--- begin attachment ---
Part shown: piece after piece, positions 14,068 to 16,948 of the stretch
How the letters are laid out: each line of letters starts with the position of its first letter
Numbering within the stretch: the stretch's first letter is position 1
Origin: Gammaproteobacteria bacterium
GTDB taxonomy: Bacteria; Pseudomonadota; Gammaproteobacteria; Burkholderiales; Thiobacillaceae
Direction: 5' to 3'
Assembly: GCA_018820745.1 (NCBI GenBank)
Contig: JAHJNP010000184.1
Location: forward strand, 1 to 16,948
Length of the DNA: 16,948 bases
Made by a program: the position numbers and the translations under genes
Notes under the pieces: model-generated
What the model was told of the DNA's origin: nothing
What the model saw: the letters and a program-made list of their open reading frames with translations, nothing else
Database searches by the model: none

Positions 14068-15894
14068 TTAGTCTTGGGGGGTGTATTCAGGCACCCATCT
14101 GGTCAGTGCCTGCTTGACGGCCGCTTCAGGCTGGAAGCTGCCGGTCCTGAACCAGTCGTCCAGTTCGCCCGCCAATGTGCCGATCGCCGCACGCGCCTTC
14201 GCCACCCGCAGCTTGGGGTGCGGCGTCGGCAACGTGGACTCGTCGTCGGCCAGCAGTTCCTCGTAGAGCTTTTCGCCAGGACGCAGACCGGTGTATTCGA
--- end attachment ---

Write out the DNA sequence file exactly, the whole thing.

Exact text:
Part shown: piece after piece, positions 14,068 to 16,948 of the stretch
How the letters are laid out: each line of letters starts with the position of its first letter
Numbering within the stretch: the stretch's first letter is position 1
Origin: Gammaproteobacteria bacterium
GTDB taxonomy: Bacteria; Pseudomonadota; Gammaproteobacteria; Burkholderiales; Thiobacillaceae
Direction: 5' to 3'
Assembly: GCA_018820745.1 (NCBI GenBank)
Contig: JAHJNP010000184.1
Location: forward strand, 1 to 16,948
Length of the DNA: 16,948 bases
Made by a program: the position numbers and the translations under genes
Notes under the pieces: model-generated
What the model was told of the DNA's origin: nothing
What the model saw: the letters and a program-made list of their open reading frames with translations, nothing else
Database searches by the model: none

Positions 14068-15894
14068 TTAGTCTTGGGGGGTGTATTCAGGCACCCATCT
14101 GGTCAGTGCCTGCTTGACGGCCGCTTCAGGCTGGAAGCTGCCGGTCCTGAACCAGTCGTCCAGTTCGCCCGCCAATGTGCCGATCGCCGCACGCGCCTTC
14201 GCCACCCGCAGCTTGGGGTGCGGCGTCGGCAACGTGGACTCGTCGTCGGCCAGCAGTTCCTCGTAGAGCTTTTCGCCAGGACGCAGACCGGTGTATTCGA